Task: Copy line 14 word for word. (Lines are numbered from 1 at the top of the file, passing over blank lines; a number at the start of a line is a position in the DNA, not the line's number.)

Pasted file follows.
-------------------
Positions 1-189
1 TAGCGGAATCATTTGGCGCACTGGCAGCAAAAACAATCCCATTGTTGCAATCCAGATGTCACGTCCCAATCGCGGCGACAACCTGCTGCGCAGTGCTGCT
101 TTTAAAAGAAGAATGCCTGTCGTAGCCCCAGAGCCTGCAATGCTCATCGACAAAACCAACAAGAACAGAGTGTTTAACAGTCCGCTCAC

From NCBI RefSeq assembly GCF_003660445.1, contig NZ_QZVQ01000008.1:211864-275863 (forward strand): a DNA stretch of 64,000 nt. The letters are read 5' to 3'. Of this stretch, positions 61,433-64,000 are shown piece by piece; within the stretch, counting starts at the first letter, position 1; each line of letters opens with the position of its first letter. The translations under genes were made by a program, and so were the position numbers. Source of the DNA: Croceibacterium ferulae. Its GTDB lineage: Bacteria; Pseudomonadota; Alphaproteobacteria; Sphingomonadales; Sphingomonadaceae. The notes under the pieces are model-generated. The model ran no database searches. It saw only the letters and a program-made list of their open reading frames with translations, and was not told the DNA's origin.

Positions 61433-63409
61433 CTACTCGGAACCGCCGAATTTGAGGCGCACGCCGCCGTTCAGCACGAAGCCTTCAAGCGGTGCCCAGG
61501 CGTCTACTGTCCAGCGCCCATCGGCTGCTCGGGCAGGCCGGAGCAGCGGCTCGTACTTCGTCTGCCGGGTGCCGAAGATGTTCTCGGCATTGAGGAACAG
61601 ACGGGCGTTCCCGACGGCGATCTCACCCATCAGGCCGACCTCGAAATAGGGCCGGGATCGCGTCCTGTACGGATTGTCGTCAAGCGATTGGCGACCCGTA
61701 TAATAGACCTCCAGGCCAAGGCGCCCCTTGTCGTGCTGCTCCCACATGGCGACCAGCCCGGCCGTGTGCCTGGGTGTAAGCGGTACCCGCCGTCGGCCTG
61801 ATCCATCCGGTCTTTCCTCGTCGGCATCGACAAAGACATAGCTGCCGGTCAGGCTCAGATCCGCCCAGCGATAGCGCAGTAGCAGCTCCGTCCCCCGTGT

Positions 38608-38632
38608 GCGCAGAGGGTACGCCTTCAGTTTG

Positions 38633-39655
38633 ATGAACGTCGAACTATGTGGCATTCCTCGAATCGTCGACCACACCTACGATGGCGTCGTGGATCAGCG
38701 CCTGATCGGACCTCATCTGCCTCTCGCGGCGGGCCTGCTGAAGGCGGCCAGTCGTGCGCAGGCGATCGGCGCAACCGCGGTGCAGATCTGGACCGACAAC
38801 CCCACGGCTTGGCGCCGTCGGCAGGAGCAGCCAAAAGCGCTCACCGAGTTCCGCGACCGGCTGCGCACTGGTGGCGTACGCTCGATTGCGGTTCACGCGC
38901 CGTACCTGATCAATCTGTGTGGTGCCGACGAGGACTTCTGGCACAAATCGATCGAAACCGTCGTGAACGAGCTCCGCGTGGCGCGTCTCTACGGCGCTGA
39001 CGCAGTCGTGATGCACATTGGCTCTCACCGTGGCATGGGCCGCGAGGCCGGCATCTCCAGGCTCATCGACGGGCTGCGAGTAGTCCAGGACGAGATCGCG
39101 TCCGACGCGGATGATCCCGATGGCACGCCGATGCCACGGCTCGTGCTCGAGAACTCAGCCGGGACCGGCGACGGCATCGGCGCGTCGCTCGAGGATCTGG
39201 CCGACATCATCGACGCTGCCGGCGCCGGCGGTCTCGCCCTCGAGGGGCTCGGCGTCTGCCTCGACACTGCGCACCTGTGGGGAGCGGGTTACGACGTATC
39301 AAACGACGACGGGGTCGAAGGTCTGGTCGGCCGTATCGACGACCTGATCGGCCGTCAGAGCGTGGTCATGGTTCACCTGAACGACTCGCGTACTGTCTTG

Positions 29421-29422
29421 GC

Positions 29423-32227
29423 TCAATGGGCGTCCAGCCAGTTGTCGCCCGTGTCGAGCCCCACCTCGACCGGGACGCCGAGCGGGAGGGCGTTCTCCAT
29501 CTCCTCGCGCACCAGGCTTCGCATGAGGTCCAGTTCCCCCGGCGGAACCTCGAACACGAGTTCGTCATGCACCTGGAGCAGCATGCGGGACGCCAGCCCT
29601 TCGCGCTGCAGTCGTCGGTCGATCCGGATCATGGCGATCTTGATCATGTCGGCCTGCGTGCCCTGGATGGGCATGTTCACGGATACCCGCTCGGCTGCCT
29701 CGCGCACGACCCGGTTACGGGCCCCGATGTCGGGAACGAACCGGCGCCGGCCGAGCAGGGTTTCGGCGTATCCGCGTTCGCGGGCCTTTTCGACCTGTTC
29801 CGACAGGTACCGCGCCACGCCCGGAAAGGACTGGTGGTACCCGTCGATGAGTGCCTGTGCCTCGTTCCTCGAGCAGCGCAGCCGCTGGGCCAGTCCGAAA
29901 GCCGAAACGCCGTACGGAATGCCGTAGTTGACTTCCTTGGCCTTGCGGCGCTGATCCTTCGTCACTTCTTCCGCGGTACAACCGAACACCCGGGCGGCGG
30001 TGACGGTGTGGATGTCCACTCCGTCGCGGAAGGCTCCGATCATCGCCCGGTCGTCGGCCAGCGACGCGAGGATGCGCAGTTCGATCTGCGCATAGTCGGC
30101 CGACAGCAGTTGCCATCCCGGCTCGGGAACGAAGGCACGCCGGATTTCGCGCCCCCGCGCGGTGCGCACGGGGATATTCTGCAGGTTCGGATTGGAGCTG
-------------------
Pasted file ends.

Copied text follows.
38633 ATGAACGTCGAACTATGTGGCATTCCTCGAATCGTCGACCACACCTACGATGGCGTCGTGGATCAGCG